Recurring Blackouts: How to Minimize the Risk of Infrastructural Gaps
Written by Lakshmi Nair
Over the past month, India has faced a significant number of power cuts and blackouts. The worst hit among the Indian cities is Bangalore, also known as the Silicon City of India for the hundreds and thousands of companies who have made the city their home. Here, in India’s IT capital, residents and businesses face four or more hours of outages every day – marking Bangalore’s worst power crisis in 25 years.
The situation has not only affected Bangalore but also other prime locations such as Pune, Mumbai and Delhi. These power cuts have hit industries hard with a decline in manufacturing causing losses of up to US$1.5 million every day. The situation isn’t expected to get any better for companies in India as it is likely that the state of affairs will continue through the coming months.
On a positive note, these tense settings have forced the Indian government to take action. In light of recent events, the Indian government has announced the investment of US$10.5 billion towards building a much-improved power plant that would help meet the shortage.
India’s power outages are a well-known, much anticipated challenge. Much of the country’s electricity is generated through hydropower, and with the extended draught draining reservoir capacities, electricity supply is perpetually short of demand. Although such conditions cannot be avoided, thousands of companies continue to successfully leverage India in their global portfolio despite unreliable power supplies, simply by taking some proactive measures to minimize losses and maintain productivity.
Here are three such proactive actions that can be taken to mitigate the negative impacts of power outatges:
- Rather than experiencing numerous planned outages throughout the week to combat supply shortages, companies can approach the government to request an entire day of no power in exchange for uninterrupted power service throughout the remainder of the week. In this way, teams and functions can plan ahead and maintain a higher level of productivity. If organized on a larger scale, this type of “no power holiday” in one part of the city would reduce the load on the distributors and ensure a more reliable power supply for the rest of the city.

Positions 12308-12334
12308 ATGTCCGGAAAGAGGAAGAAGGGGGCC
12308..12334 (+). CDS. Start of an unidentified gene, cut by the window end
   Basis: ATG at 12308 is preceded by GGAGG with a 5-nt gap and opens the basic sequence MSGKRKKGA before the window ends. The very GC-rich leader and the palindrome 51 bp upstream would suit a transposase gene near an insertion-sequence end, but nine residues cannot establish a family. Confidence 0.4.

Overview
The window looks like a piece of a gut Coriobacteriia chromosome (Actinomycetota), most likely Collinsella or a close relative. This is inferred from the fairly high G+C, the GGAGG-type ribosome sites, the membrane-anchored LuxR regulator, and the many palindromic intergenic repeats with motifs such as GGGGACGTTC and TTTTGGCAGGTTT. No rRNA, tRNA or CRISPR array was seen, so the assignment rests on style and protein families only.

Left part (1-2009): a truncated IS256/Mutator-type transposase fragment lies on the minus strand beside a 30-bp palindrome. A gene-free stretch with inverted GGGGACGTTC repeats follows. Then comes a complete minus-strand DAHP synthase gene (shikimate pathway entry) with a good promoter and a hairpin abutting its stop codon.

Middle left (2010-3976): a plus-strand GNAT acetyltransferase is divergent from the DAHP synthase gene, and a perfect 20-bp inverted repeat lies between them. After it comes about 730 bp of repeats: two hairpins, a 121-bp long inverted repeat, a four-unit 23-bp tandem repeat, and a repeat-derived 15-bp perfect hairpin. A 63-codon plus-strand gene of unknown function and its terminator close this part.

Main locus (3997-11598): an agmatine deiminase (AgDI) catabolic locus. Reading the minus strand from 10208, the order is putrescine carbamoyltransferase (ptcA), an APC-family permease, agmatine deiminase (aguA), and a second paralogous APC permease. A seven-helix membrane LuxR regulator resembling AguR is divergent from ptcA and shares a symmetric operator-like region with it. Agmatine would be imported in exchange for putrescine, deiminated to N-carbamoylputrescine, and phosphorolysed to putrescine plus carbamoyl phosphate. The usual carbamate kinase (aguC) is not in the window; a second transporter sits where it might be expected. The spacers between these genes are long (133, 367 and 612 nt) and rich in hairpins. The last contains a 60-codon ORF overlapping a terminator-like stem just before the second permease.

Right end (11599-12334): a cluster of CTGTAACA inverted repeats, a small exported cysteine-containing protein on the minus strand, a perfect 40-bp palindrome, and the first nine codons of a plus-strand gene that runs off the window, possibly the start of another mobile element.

- Certain operations and functions require uninterrupted power supplies, and as such, it may be necessary to invest in sufficient backup power through high-end UPS and generators.
- Often, these extra efforts to maintain uninterrupted service cause an increase in operational costs. Keeping open and transparent communication with suppliers is important to ensure that these additional costs are not passed on to you.
In the case of India, even the most dramatic infrastructure woes have not been enough to discourage global companies from leveraging its many business opportunities and benefits. There are inherent risks that come with every location, drawbacks that balance out the favorable factors.
A comprehensive risk management program rightly implemented will help a company identify, monitor and manage these risks and opportunities to gain the most value out of any location.